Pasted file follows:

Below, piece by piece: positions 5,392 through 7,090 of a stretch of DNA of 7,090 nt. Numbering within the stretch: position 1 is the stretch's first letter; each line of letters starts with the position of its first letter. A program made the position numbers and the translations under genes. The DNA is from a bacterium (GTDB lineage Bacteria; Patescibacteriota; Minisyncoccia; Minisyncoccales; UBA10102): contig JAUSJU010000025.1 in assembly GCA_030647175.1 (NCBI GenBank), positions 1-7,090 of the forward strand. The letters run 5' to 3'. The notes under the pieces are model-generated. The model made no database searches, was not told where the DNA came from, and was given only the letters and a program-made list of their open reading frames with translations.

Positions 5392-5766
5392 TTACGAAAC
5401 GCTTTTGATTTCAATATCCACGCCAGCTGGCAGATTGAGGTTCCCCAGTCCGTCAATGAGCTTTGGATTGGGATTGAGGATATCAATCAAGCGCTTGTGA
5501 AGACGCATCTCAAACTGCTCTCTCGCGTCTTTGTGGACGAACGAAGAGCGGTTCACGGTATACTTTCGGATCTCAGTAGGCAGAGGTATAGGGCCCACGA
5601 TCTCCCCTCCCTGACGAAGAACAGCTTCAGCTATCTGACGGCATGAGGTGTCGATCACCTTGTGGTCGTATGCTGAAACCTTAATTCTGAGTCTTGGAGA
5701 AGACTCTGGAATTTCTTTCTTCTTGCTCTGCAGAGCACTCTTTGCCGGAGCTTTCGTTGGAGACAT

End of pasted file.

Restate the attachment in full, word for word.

Below, piece by piece: positions 5,392 through 7,090 of a stretch of DNA of 7,090 nt. Numbering within the stretch: position 1 is the stretch's first letter; each line of letters starts with the position of its first letter. A program made the position numbers and the translations under genes. The DNA is from a bacterium (GTDB lineage Bacteria; Patescibacteriota; Minisyncoccia; Minisyncoccales; UBA10102): contig JAUSJU010000025.1 in assembly GCA_030647175.1 (NCBI GenBank), positions 1-7,090 of the forward strand. The letters run 5' to 3'. The notes under the pieces are model-generated. The model made no database searches, was not told where the DNA came from, and was given only the letters and a program-made list of their open reading frames with translations.

Positions 5392-5766
5392 TTACGAAAC
5401 GCTTTTGATTTCAATATCCACGCCAGCTGGCAGATTGAGGTTCCCCAGTCCGTCAATGAGCTTTGGATTGGGATTGAGGATATCAATCAAGCGCTTGTGA
5501 AGACGCATCTCAAACTGCTCTCTCGCGTCTTTGTGGACGAACGAAGAGCGGTTCACGGTATACTTTCGGATCTCAGTAGGCAGAGGTATAGGGCCCACGA
5601 TCTCCCCTCCCTGACGAAGAACAGCTTCAGCTATCTGACGGCATGAGGTGTCGATCACCTTGTGGTCGTATGCTGAAACCTTAATTCTGAGTCTTGGAGA
5701 AGACTCTGGAATTTCTTTCTTCTTGCTCTGCAGAGCACTCTTTGCCGGAGCTTTCGTTGGAGACAT